©2012 PerryJoseph.com


Origination of the Word "Eleuthera"

I have been meaning to google for the origination of the word "Eleuthera" for some time. As most websites have it, including mine, Eleuthera is derived from the Greek word for "Freedom". Since I have some Greek heritage and took a little Latin in high school, I was curious to know more about the word, and particularly its elements. Now I know:

eleuthero-, eleuther- (Greek: free, freedom)

eleutherophobia (an irrational dread of freedom)

"Found it interesting" department: "Eu" is Greek for good, well, normal; happy, pleasing; used as a prefix. I drilled down on "Eu", and found many interesting derivatives like "Eucalyptus", "eulogy", "euphony" (neat word -- look it up!), and "Eugene", which is my cousin's name -- no doubt he'll be thrilled to learn this. (He's your man if you're looking for cactus, succulents and lithops.)

I am relieved to know I don't have eleutherophobia, however I would like to know if there's a treatment for eleutherophilia.

Thanks to the folks at Wordinfo.

That should pretty much cover the origination of "Eleuthera", right?

Copyright © 2005 Perry Joseph

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Sam Pedican and the Rage at Glass Window Bridge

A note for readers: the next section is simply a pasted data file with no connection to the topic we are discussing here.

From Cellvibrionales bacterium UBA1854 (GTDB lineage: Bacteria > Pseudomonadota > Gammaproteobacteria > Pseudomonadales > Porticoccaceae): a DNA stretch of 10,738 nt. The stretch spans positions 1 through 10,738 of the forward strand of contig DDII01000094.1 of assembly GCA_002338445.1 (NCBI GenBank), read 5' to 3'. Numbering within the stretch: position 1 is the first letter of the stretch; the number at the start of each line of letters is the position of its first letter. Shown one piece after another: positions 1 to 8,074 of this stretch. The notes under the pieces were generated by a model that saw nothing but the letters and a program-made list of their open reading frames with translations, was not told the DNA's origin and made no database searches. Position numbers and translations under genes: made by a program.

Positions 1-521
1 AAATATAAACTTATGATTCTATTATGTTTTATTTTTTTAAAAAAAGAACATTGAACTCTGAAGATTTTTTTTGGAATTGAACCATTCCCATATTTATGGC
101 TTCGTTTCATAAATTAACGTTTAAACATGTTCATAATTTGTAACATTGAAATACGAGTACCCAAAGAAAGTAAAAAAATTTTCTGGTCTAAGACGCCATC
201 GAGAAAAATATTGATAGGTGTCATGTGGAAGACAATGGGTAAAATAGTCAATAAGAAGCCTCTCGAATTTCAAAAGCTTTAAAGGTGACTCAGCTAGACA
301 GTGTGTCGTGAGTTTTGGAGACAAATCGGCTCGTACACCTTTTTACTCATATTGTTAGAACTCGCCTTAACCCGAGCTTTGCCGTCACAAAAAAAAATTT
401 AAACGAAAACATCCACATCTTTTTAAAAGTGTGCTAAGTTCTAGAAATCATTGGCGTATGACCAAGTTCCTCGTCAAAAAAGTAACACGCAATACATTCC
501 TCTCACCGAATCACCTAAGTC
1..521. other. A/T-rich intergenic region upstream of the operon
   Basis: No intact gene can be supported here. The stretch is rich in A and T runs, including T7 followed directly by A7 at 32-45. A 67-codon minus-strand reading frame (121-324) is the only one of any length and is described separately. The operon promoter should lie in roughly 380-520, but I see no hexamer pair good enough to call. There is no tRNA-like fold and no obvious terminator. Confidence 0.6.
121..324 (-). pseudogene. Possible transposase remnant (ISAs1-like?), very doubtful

I had heard bits and pieces of this particular story as well as a few others from a taxi driver on Eleuthera: Man killed by rogue wave at Glass Window Bridge

As it was told to me, there have been similar incidents -- a vehicle or two washed into the ocean with the driver on board. There are other tragic stories as well, but I don't quite recall the details. Next time we are on Eleuthera, I am going to look up "Fine Threads." He runs a taxi around North Eleuthera and rents a few cars as well (Taxi 52, Fredrick Neely 242-335-1556/359-7780.) No doubt, he will have more "Glass Window Bridge" stories to tell.

I guess I should point out to those completely unfamiliar with the Glass Window Bridge at North Eleuthera; it is subject to being turned into toast by the more serious storms and hurricanes. And when the bridge goes out, North Eleuthera is cut off from the rest of Eleuthera -- a major pain in the butt.

My wife came with a few minutes of losing her life near Glass Window Bridge. No joke! There is a major "blow hole" just to the North of the Bridge. The first photo was taken as we approached the hole -- a friend of ours is walking to the edge where one can look many feet straight down the face of the cliff to the water below. It is an awesome sight I might add. Note the various water pools in the lower portion of the photo. That should have been a big clue, and I noticed it when we approached, but I chalked them up as leftovers from high tide.

The next photo is my lovely wife, Rose Mary, as she stands next to the left wall of the hole. She is happy as it's one helluva view from where she is standing!

After I shot this last photo, I started looking around the area through my camera's view finder -- looking for that next great photo. Within moments, I see a wave break against the right cliff wall. I framed the shot and waited for the next "right" wave to shoot the next photo. Within a minute or two, I got the shot off, and moments later, got half drenched by the same wave. "Damn! What the hell was that? The wave seemed to leap 100+ feet in the air!!